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I'm trying to figure out how I should save an edit a user makes to their profile in a way that doesn't go live or affect the existing live data until it's approved by an admin. Have a second table for edited profiles then copy over the data on approval? Keep it all in one table and have a _tmp copy of all the fields that are editable? Is there a best practice for this?

Thanks for your thoughts.

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6 Answers 6

up vote 2 down vote accepted

Having a separate table sounds good to me. That way you can store only what's changed, not everything else.

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I would always go with this method instead of xml serialization. It's much much simpler and therefore easier to deal with. –  NotMe Sep 9 '09 at 21:53
And then you have to made DDL updates to two tables instead of one - yuck... –  OMG Ponies Sep 9 '09 at 22:00
Old thread, but I thought I would update it with the solution I ended up going with, which was this one. Instead of queuing multiple changes, the user makes their profile changes, it goes into this separate edits table, then each subsequent visit to the edit form loads the not-yet-approved previous edit if there is one, or the profile from the main table. Each subsequent edit replaces the one before it, since I had no need to queue them. –  Fo. Mar 6 '10 at 19:33

For simplicity, I will often use some 'status' column in the database to determine if a particular row is publicly viewable. In your SQL, you would then add

 WHERE status = 'published'

That works well for simple sites.

For busier sites, I suspect there is some performance gain by not having that WHERE clause. Having pending edits in a separate table would be a good option, and then you INSERT INTO ... SELECT FROM to move it to the live table.

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You can build a bit of workflow into your application. So to that effect, you'll have a Workflow table that will have defined various states (e.g. entered, proposed, approved, etc...).

Then you can also have a PendingChanges table that stores these proposed changes. When the the proposed change has been approved, you merge the change into the main user profile change.

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If you have many cases like this (across many different tables) you could have a TempObject table where you serialize changes to XML or some other state until they are approved.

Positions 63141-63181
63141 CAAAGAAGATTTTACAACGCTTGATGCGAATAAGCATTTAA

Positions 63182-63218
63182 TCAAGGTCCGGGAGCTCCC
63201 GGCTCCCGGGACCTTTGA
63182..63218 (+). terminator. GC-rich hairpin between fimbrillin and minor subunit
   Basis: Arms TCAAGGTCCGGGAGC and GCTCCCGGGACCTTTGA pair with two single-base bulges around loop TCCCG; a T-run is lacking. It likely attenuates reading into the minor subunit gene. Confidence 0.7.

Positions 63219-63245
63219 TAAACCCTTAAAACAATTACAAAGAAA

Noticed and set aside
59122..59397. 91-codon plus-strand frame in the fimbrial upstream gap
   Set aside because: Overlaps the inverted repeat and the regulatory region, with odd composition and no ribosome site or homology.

Or if it is just the user profile table, you could have a unique key on UserID + Approved(boolean). When the user edits their data, it goes into the table as UserID, Approved = false, then to approve it, you just delete the approved one and update the not approved one to approved (in a transaction of course).

After all, you already have the structure to hold all that data - why not reuse it?

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This might be the answer I'm looking for. I'm not keen on cluttering the db with extra tables, or any individual table with duplicate fields, but perhaps an "edits" field in the main table where I could serialize the array (why do you suggest XML?) saved from the user's form (after sanitizing). That way also I could notify the admin of pending changes if a record has a populated "edits" field. –  Fo. Sep 9 '09 at 22:15

This seems simplest: You could add a VERSION and a STATUS field to the USERS table. Then, use the STATUS field to show the highest VERSIONed row, as appropriate. Obviously this gives you versioning of the records as well.

As long as VERSION and STATUS are indexed, they won't really slow down any display operations. Add rows will be slighly slower, as the indexes must be maintained.

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A second table in the same format as the first doesn't easily allow for multiple changes to be queued.

I would recommend designing a specific tructure to record each change request as a change request. Fields for who it's changing, what is changing, what to, who made the request, when, etc.

Then have code to apply the change if/when validated.

This can also then act as an easy to track audit trail.

I would not make the changes in the same table, it tighly binds the implementations together and makes later maintenance a headache. The independance reduces how closely coupled everything is, for more flexibility in the future.

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